Eyes are the windows to the soul, and smiles are the lights in those windows, that we may peer in and see the domestic scene within: a family, they might be gathered at a table, enjoying each other’s time and pleasant conversation over repast and drinks, as Norman Rockwell would envision. Representative Martinez’ greatest skill was cultivating a smile that illuminated the whole of his eyes, those windows, so much so that glaring into them were much like glaring directly into a second sun. Visitors to his office would comment to friends and family on the brightness of his smile and personality and his careful, considerate words, and Martinez’ staff would often comment between themselves on the great pains the representative undertook to maintain such a golden disposition. Yet neither visitors nor staffers, nor family—for he had three children and a wife—could comment on the scene that played out behind his glorious shine, for perhaps the representative wanted to obscure the inner doings, even to the point that a shadow-play would reveal too much. But too much of our poetry goes into his eyes, and it had been said that in his childhood neighborhood some time ago there were reports of another pair of eyes that would peer into homes—quite literally—that is, until a well-respected relative of Martinez cleared up the confusion and police reports.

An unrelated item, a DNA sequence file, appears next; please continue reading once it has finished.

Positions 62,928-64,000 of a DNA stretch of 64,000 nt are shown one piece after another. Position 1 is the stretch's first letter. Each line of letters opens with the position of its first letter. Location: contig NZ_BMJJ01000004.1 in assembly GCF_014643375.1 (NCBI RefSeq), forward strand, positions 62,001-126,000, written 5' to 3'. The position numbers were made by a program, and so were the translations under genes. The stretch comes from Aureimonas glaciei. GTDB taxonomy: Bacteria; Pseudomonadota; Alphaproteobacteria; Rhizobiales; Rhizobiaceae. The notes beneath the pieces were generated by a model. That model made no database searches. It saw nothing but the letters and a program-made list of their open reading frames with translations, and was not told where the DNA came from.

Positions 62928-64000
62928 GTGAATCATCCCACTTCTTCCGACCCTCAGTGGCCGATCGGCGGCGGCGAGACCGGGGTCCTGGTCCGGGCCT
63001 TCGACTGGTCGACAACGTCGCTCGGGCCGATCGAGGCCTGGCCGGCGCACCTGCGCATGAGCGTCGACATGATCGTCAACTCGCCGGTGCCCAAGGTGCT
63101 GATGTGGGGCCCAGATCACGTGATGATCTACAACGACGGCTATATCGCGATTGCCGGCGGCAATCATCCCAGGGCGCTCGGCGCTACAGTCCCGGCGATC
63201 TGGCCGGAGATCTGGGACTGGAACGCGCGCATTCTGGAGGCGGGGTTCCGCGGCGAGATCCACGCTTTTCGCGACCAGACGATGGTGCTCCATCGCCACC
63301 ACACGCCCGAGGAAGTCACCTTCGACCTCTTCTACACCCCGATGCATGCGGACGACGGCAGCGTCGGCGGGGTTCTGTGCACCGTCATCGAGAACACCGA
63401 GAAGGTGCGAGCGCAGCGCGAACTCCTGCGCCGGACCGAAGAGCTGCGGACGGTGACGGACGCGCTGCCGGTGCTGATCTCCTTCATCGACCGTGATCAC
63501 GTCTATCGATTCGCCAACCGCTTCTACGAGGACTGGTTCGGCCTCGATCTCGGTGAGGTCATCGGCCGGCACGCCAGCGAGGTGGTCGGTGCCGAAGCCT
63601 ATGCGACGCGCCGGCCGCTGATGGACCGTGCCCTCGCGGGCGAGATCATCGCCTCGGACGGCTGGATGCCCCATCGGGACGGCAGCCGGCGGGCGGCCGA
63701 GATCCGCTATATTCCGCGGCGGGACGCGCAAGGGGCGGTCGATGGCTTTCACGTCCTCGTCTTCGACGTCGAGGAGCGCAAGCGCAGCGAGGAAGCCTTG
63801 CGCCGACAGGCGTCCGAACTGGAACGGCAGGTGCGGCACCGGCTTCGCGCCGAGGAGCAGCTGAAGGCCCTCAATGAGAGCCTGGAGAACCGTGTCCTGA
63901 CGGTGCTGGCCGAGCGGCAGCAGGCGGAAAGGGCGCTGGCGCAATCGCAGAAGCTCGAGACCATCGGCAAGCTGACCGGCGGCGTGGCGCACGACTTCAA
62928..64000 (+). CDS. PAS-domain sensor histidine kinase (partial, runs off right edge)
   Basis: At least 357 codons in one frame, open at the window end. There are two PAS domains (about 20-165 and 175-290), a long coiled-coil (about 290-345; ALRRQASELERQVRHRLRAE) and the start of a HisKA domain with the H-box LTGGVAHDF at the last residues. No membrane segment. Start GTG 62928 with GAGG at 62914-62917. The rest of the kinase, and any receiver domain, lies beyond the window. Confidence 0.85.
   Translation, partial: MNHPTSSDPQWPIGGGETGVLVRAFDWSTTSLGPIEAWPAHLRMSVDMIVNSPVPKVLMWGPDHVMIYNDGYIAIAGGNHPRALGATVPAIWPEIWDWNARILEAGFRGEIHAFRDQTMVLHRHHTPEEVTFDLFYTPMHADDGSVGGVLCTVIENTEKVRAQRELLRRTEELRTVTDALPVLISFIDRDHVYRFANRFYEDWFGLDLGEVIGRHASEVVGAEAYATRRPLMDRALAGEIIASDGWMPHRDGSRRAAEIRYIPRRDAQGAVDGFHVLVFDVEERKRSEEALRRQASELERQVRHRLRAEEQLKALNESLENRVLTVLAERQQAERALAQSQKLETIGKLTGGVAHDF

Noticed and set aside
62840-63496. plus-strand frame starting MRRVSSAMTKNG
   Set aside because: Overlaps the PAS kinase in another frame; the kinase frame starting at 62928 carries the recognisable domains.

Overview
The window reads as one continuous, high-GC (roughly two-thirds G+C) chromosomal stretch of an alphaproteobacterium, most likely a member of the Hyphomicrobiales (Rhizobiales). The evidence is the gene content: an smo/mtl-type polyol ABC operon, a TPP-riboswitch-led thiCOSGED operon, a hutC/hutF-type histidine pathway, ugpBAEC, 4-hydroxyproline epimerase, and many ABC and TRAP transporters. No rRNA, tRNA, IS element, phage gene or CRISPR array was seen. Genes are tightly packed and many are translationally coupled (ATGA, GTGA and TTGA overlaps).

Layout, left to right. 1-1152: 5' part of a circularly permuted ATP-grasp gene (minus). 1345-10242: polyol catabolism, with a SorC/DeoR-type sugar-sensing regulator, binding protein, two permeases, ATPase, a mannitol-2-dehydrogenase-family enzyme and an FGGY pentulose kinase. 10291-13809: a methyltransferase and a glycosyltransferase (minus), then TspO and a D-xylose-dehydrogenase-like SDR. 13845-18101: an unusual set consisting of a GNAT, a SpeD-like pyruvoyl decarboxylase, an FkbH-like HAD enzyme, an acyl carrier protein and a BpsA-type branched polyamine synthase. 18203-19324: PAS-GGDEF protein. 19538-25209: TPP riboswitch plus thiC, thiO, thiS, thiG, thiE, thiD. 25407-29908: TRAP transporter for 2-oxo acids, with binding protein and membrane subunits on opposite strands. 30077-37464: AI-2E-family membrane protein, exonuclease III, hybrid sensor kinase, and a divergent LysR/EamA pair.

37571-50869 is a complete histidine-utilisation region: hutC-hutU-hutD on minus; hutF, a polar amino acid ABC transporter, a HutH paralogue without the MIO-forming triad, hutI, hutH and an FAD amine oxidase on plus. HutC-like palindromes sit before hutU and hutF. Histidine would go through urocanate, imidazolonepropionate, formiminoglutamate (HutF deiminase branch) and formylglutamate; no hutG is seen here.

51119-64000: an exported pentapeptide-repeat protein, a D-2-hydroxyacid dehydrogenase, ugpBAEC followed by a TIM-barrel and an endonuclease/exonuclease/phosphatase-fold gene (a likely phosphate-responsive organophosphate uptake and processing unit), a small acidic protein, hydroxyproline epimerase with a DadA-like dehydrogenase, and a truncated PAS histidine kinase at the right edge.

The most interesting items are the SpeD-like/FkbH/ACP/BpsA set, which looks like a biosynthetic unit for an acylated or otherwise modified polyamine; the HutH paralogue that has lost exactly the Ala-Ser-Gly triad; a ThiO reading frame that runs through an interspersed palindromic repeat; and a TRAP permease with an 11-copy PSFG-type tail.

But I should not entertain such frivolous, though voluminous, rumors. Representative Martinez sat cross-legged, hands folded neatly on his thigh, as prepared as a school child for a photo portrait. Tchitchikov received a slight chill up his neck, hairs standing up, which I will attribute to a static shock from his chair.

“You look uncomfortable. You needn’t be uncomfortable.”

Tchitchikov gripped the armrests of his chair. “I am fine, actually. But thank you for your concern.”